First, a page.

The biggest challenge, adds Renato Martins, is to collect all the documentation required by the Portuguese government. He recalls that until 1911 there was no registration of acts of civil status in the country. Births were cataloged in churches. And much was lost along the way. Thus, a thorough search is required. “There are people who have been doing this for more than 10 years without success,” he says, who, along with partners Martins Castro, created an artificial intelligence program that can identify information in a shorter time.

“Today we have over 1 million metadata in the genealogy bank that can be read and searched,” explains the lawyer. This process includes searching for information in churches and greenhouses (notary offices) in Portugal, as well as in ports and municipalities, since many Portuguese have gone to work in agriculture and even in hostels in Brazil. With this information, we collate the data and we can come up with what we are looking for,” emphasizes Martins. He emphasizes that not everything is digitized, but digitization alone is no guarantee of success in the efforts of those who claim to have Portuguese citizenship.

According to the lawyer, it is necessary to convert every piece of information – name, gender, parents’ names, location and date of birth – into searchable data. “We call it metadata. From there, the AI ​​does its part of the job as it can read the documents,” he clarifies. He adds that the time it takes to complete the entire citizenship process depends on the quality of the information. When they are more available, the necessary documents can be found within five working days. However, the whole process can take about two and a half years. An important detail: no candidate for Portuguese citizenship can be sentenced to three or more years in prison.

Sephardic Jews

Foreign trade analyst Maria Ligia de Melo, 35, is looking for records of her Portuguese ancestors from 2019. However, her case is more complicated. She claims to have connections with Sephardic Jews expelled from Portugal by the Inquisition in the 15th century. A large number of these Jews moved to Recife, where their names were changed so that they could live in peace. The citizenship advantage of Sephardic origin was created in 2015, but this year the Portuguese Citizenship Law was amended to make it more difficult for those who intend to acquire citizenship in this way.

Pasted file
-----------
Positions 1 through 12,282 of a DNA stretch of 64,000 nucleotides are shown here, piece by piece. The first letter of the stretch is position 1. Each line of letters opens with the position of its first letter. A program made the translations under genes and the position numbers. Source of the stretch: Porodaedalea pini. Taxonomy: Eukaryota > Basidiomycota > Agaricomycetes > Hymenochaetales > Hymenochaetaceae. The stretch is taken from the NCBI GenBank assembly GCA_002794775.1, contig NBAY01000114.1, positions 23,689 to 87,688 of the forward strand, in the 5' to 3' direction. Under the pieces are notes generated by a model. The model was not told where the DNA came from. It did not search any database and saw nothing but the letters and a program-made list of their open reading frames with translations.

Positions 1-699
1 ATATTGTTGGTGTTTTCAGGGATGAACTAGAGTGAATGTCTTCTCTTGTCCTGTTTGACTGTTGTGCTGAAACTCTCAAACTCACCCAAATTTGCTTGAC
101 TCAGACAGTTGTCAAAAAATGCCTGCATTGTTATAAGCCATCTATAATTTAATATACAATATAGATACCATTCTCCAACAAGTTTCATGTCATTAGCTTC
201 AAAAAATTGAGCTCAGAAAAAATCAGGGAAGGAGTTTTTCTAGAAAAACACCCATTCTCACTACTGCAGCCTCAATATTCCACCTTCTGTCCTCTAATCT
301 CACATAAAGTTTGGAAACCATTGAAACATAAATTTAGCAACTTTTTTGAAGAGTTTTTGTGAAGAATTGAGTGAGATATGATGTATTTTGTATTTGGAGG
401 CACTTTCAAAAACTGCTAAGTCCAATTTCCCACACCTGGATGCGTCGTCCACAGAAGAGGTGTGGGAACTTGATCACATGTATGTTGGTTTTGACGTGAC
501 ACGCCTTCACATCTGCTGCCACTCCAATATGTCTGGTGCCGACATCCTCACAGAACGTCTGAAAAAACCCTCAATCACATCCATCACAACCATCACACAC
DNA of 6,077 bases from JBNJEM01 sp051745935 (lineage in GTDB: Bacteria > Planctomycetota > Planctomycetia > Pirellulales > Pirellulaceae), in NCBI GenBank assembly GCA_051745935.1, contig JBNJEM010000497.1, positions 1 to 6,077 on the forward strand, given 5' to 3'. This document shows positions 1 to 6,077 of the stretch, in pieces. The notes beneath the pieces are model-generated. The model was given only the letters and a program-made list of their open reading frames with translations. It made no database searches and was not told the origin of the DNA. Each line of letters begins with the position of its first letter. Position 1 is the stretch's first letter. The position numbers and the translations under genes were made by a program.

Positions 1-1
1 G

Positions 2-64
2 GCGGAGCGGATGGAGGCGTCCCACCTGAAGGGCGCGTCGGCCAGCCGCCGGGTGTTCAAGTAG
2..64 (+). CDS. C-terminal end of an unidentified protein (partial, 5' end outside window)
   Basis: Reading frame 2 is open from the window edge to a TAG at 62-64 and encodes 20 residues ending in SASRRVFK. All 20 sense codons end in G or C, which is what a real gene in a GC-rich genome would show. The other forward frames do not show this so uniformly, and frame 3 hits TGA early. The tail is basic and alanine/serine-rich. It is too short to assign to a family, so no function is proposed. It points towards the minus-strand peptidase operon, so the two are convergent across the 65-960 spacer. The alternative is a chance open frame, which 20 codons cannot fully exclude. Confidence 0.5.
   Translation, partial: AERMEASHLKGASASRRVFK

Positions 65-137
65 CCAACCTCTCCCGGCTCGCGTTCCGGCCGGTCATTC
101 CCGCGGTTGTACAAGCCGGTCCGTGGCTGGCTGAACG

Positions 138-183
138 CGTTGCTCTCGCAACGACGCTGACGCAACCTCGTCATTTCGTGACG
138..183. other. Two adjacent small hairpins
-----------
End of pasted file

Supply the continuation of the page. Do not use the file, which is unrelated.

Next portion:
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In addition to the documents of origin, it will be necessary to demonstrate a real and lasting connection with Portugal through regular travel within the country, or to have a document of ownership of real property rights, in case of inheritance. Maria Ligia has been in Portugal for three years now, where she works and studies. Despite the difficulties, she does not give up. “My family is from the hinterland of Pernambuco, who have very bad papers. That’s why I haven’t been able to find the data I need yet. But, God willing, I will get Portuguese citizenship because I am Sephardic. origin,” he says.

Lenne Russo even considered giving up her Portuguese citizenship when her parents died in 2014. However, last year a friend convinced her to renew her dream of applying for citizenship, restoring her last name and living in Europe. And he went to fight. After a long search, he found in the National Archives records of the arrival of his great-grandfather Augusto Cesar Russo with his grandfather. “Everything was there, his full name and the name of his wife,” he says. “Once my citizenship is revealed, I want to visit my family’s hometown, in Tras os Montes,” she emphasizes, who will pay 11,200 reais for the process of nationalizing her and her sister.